- Inability of sperm to penetrate eggs: Some men have a completely
normal sperm count, but their sperm cannot fertilise the egg. The only way
to make this diagnosis is by IVF; if donor sperm can fertilize the eggs; but
the husband's sperm fail to do so, then the diagnosis is confirmed.
- Uterine factor: Some women have an abnormal endometrium ( uterine
lining) which does not allow the embryo to implant . This is a subtle
finding, which is often missed. It can be diagnosed by doing serial vaginal
ultrasound scans, to assess the thickness and texture of the endometrium. In
some infertile women, the endometrium remains persistently thin. This may be
because of inadequate uterine blood flow, or poor estrogen receptors in the
endometrial cells. This can be a difficult problem to treat, and therapy is
usually empirical ( either low-dose aspirin or high doses of estrogen).
- Psychological factors: Studies on infertile groups of men and women
have produced contradictory findings about the importance of psychological
factors in causing infertility. Emotional disturbances undoubtedly appear to
have some significance. This is only reasonable if you realise that the
whole hormonal cycle, with its delicate adjustments, is controlled from the
brain. This is an area which needs further investigation.
Has anything been missed?
Previous tests should be carefully reviewed to ensure that the diagnosis is
in fact "unexplained" - and that no test has been omitted or missed.
It may sometimes be necessary to repeat certain investigations. Thus, for
example, if a previous Laparoscopy has been done by a single puncture and been
reported as normal, it may be necessary to repeat the Laparoscopy with a double
puncture, to look for early endometriosis.
How can unexplained infertility be treated?
Remember, you still have a fairly good chance of getting pregnant on your own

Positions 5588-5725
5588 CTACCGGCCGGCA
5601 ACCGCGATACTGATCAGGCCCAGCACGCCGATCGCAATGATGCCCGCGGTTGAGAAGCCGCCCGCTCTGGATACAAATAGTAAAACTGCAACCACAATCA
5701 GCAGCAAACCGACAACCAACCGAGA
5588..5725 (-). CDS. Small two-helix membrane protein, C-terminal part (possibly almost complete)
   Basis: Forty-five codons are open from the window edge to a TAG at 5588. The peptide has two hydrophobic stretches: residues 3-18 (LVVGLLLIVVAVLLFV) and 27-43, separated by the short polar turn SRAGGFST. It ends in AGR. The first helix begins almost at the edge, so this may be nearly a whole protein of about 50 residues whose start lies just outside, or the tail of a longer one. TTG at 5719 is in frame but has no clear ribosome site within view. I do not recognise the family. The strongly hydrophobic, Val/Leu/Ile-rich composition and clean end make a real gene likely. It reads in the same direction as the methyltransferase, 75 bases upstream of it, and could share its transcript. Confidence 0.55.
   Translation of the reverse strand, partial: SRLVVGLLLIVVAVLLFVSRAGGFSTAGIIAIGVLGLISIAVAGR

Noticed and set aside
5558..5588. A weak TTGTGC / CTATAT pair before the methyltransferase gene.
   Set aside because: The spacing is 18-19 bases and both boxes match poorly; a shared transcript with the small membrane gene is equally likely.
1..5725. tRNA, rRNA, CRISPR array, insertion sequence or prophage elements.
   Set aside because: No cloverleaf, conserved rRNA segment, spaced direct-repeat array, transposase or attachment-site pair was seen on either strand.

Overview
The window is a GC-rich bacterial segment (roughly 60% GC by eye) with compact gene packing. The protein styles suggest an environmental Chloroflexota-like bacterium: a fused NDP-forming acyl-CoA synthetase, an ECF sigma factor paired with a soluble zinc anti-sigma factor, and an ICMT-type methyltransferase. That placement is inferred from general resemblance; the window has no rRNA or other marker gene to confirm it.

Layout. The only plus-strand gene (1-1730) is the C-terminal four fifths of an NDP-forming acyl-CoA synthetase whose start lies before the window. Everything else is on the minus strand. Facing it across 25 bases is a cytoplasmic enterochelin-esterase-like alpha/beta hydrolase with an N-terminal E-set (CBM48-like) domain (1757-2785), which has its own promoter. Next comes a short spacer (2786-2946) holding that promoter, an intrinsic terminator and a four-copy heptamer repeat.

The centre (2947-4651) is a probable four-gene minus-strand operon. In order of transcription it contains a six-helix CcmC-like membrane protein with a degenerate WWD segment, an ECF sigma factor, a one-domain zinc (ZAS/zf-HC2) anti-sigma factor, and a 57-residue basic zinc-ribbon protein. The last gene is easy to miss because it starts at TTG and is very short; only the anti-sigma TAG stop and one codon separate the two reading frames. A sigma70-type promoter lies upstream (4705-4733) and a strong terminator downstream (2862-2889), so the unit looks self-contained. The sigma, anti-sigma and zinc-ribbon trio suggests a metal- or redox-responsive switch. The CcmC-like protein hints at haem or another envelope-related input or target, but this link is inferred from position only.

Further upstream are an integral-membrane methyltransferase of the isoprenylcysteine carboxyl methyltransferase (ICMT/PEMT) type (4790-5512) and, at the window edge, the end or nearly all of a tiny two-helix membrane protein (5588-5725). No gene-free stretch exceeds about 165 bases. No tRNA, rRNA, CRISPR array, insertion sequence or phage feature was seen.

without needing any treatment at all! If no abnormality is found, your chance of
getting pregnant without treatment within 3 years is about 1 in 3. Taking
treatment helps to increase the chances of your conceiving - and also makes it
likelier that you will get pregnant sooner.
The treatment of luteal phase defects is as controversial as their diagnosis.
They can be treated by using clomiphene which may help by augmenting the
secretion of FSH and thus improving the quality of the follicle (and therefore
the corpus luteum which develops from it). Direct treatment with progesterone
can also help luteal phase abnormalities. The progesterone can be given either
as injections or vaginal suppositories.
Many patients are worried that if we are not able to find the cause of the
infertility, we will not be able to treat them. Fortunately, this is not true
– today, our technology for treating infertility is far superior than our
technology for making a diagnosis ! In any case, most infertile couples are not
really interested in a diagnosis of what the problem is – they are much more
interested in finding the solution to their problem - getting a baby ! Today,
with assisted reproductive technology, the chance of treatment being successful
is very good. Intrauterine insemination with superovulation is the simplest
approach, and it helps because it increases the chances of the egg and sperm
meeting; but some patients may also need IVF or ZIFT . IVF can be helpful,
because it provides information about the sperm's fertilizing ability, and also
allows the doctor to perform in the lab what is not happening in the bedroom (
whatever the reason for this ) ; ZIFT, on the other hand, has a higher pregnancy
rate, and is very useful in these patients, since they have normal fallopian
by Dr. Aniruddha Malpani, MD and Dr. Anjali Malpani, MD.